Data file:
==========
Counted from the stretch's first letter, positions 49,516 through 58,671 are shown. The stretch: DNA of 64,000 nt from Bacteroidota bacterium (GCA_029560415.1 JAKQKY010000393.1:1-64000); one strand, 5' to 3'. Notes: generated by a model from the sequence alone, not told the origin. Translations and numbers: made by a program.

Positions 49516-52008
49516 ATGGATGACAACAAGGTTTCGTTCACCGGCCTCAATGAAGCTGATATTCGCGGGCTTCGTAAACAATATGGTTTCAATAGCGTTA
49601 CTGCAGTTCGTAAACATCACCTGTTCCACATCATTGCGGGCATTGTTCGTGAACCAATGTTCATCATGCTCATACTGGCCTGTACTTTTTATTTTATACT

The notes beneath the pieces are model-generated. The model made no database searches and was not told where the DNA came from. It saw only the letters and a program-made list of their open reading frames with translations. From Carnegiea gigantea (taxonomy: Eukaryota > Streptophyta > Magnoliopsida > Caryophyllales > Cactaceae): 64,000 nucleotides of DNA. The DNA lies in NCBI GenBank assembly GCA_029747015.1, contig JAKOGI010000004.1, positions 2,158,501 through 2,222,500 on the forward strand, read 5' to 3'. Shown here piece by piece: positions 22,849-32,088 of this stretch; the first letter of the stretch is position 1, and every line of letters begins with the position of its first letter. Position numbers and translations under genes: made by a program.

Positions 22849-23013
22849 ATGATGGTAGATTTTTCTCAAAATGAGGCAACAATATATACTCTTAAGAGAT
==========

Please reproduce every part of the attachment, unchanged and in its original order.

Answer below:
Counted from the stretch's first letter, positions 49,516 through 58,671 are shown. The stretch: DNA of 64,000 nt from Bacteroidota bacterium (GCA_029560415.1 JAKQKY010000393.1:1-64000); one strand, 5' to 3'. Notes: generated by a model from the sequence alone, not told the origin. Translations and numbers: made by a program.

Positions 49516-52008
49516 ATGGATGACAACAAGGTTTCGTTCACCGGCCTCAATGAAGCTGATATTCGCGGGCTTCGTAAACAATATGGTTTCAATAGCGTTA
49601 CTGCAGTTCGTAAACATCACCTGTTCCACATCATTGCGGGCATTGTTCGTGAACCAATGTTCATCATGCTCATACTGGCCTGTACTTTTTATTTTATACT

The notes beneath the pieces are model-generated. The model made no database searches and was not told where the DNA came from. It saw only the letters and a program-made list of their open reading frames with translations. From Carnegiea gigantea (taxonomy: Eukaryota > Streptophyta > Magnoliopsida > Caryophyllales > Cactaceae): 64,000 nucleotides of DNA. The DNA lies in NCBI GenBank assembly GCA_029747015.1, contig JAKOGI010000004.1, positions 2,158,501 through 2,222,500 on the forward strand, read 5' to 3'. Shown here piece by piece: positions 22,849-32,088 of this stretch; the first letter of the stretch is position 1, and every line of letters begins with the position of its first letter. Position numbers and translations under genes: made by a program.

Positions 22849-23013
22849 ATGATGGTAGATTTTTCTCAAAATGAGGCAACAATATATACTCTTAAGAGAT